Sweet and Spicy Date-Honey Chicken

Photo: Uzi Yaron

Photo: Uzi Yaron.

As the fall days arrive, and the evenings begin to get cooler, I get a craving for comfort foods. One of my favorite dishes is a chicken casserole full of fragrant spices. This dish is delicious with mashed potatoes and a green salad.

Sweet and Spicy Date-Honey Chicken

  1. Mix all of the ingredients in a large bowl.
  2. Cover with plastic wrap, and refrigerate for three hours.
  3. Preheat the oven to 350°F.
  4. Arrange the chicken in a casserole dish, and pour the marinade over it.
  5. Bake for 75 minutes.

From Peel To Seed: Making The Most Of Your Thanksgiving Pumpkin

— by Ronit Treatman

You picked or bought a pumpkin for Thanksgiving.  Now what should you do with it?  Here are three vegan recipes that make use of the whole pumpkin.  One pumpkin can produce an appetizer, a soup, and a vegetable dish for your festive meal.

Begin by cutting your pumpkin in half.  Scoop out the plump seeds from the center of the pumpkin.  From these seeds, you can prepare Sikil P’ak, an ancient Maya appetizer from the Yucatan Peninsula.

More after the jump.
Sikil P’ak
Adapted from Hugo Ortega

  1. Preheat the oven to 350 degrees Fahrenheit.
  2. Scoop the pumpkin seeds from your pumpkin (you should get about one cup).
  3. Wash with cold water.
  4. Place on a cookie sheet.
  5. Toast in the oven for about 5 minutes, until golden and fragrant.
  6. Place the toasted pumpkin seeds in a food processor.
  7. Grind until smooth.
  8. Spear one habanero chile with a fork.  Hold it over the flame of a burner or grill until it is charred all over.  
  9. Char 2 plum tomatoes in the same manner.
  10. Add the charred chile and tomatoes to the food processor.
  11. Add 3 tablespoons of minced cilantro.
  12. Add 3 tablespoons of minced chives.
  13. Season with salt to taste.
  14. Process all the ingredients together until you have a smooth paste.

Serve as a festive Thanksgiving appetizer with warm corn chips.

Next, separate the peel from the flesh of the pumpkin.  Make a hearty vegetarian soup from the pumpkin flesh, fusing this New World fruit with exotic spices from North Africa.  

Moroccan Pumpkin Soup
Adapted from Christine Benlafquih

  • 4 cups cubed pumpkin
  • 1 large onion, minced
  • 2 garlic cloves, minced
  • 1 tablespoon cilantro, minced
  • 1 can chickpeas, drained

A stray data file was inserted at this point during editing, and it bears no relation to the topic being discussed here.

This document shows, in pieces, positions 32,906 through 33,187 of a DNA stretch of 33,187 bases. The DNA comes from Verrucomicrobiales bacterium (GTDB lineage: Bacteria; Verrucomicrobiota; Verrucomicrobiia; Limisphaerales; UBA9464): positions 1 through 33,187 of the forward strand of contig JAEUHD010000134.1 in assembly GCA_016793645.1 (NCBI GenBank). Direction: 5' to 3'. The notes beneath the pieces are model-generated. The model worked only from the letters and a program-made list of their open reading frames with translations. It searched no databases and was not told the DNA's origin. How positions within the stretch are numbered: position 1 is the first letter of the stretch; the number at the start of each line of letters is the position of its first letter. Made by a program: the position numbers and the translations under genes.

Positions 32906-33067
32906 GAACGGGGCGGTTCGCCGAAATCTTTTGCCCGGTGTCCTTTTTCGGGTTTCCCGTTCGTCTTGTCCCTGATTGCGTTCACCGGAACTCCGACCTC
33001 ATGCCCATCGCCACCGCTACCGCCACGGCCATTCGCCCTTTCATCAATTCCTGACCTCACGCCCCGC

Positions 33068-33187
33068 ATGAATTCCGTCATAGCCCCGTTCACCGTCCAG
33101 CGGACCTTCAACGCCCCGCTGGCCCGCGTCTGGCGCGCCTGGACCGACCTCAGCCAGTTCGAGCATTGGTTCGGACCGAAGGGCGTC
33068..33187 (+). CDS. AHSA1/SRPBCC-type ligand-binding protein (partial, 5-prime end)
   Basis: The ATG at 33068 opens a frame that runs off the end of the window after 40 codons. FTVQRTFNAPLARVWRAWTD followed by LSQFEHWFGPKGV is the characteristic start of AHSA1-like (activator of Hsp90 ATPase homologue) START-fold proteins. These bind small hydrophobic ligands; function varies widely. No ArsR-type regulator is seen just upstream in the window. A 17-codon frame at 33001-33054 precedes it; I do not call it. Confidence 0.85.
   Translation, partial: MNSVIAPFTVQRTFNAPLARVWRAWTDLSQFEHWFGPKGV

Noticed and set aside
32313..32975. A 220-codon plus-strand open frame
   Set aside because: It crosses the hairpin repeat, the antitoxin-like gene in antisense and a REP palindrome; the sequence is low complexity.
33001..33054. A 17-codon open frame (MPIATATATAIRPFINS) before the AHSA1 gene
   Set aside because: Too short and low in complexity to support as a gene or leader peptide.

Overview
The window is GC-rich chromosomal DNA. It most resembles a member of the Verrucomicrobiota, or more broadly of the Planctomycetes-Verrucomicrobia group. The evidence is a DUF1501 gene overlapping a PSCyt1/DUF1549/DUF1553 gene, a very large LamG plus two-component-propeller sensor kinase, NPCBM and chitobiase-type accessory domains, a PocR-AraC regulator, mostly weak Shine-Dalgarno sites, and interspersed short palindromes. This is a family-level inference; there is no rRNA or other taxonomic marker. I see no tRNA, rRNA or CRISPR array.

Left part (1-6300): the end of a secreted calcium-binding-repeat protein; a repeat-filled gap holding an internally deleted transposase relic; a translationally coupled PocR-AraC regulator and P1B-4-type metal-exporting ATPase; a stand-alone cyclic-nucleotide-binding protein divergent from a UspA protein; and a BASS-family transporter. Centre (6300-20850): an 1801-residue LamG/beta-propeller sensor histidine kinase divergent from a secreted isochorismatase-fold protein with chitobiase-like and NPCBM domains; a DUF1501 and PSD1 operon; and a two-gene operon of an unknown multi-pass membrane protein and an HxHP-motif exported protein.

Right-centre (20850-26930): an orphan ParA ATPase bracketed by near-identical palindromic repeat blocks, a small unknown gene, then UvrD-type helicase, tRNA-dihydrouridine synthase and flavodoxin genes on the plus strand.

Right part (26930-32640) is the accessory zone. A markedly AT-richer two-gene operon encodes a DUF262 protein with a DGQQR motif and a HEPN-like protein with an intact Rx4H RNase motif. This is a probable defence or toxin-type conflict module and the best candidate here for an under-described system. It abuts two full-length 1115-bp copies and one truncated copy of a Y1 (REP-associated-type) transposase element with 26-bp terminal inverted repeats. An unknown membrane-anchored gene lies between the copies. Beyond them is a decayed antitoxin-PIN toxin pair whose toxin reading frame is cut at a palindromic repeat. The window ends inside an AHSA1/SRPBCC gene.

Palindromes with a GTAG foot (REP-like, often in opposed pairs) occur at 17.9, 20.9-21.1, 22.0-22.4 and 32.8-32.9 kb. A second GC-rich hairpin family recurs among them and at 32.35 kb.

• 4 cups vegetable broth
  • 1 cinnamon stick
  • 1 tsp. Ras El Hanout or make your own with the recipe below.
  • ¼ teaspoon turmeric
  • ¼ teaspoon ground ginger
  • Honey to taste
  • Salt to taste
  • Black pepper to taste
  • 1 tablespoon of olive oil
  1. Heat one tablespoon of olive oil in a pot.
  2. Add the onion and garlic.
  3. Cook over medium heat until golden.
  4. Add the pumpkin, chickpeas, broth, spices, and honey.
  5. Bring to a boil, and then simmer for about 15 minutes.

Serve with fresh, warm pita bread.

If you would like to make your own Ras El Hanout spice mixture combine:

  • 2 teaspoons ground ginger
  • 2 teaspoons ground cumin
  • 2 teaspoons ground turmeric
  • 2 teaspoons ground nutmeg
  • 2 teaspoons ground coriander
  • 2 teaspoons ground cinnamon
  • 1 ½ teaspoons sweet paprika
  • 1 teaspoon cayenne pepper
  • 1 teaspoon ground allspice
  • 1 teaspoon ground cardamom
  • ½ teaspoon ground cloves

What can you do with the remaining pumpkin flesh and peel?  You may be inspired by a Japanese specialty called Kabocha No Nimono or Simmered Pumpkin.  It is traditional not to peel the pumpkin when preparing this dish.

Kabocha No Nimono
Adapted from Serakitty

  • 8 cups of diced pumpkin flesh and peel
  • ½ cup water
  • ½ cup dried mushrooms (preferably Shiitake)
  • 1 tablespoon soy sauce
  • 2 tablespoons sugar
  1. Place all the ingredients in a pot.  
  2. Bring to a boil, and then simmer for 15 minutes.  May be served hot or cold.

Kabocha No Nimono is wonderful side dish for Thanksgiving.  Its earthy sweet and salty mushroom flavor makes this a favorite fall comfort food.

The first way to demonstrate thankfulness for our bounty is by not being wasteful.  We say this blessing of gratitude for having a whole pumpkin:

Ba-ruch a-tah A-do-nai E-lo-hei-nu Me-lech Ha-o-lam,
bo-rei p’ri ha-a-da-mah.

Blessed are You, HaShem, our God, King of the Universe,
who creates the fruit of the earth.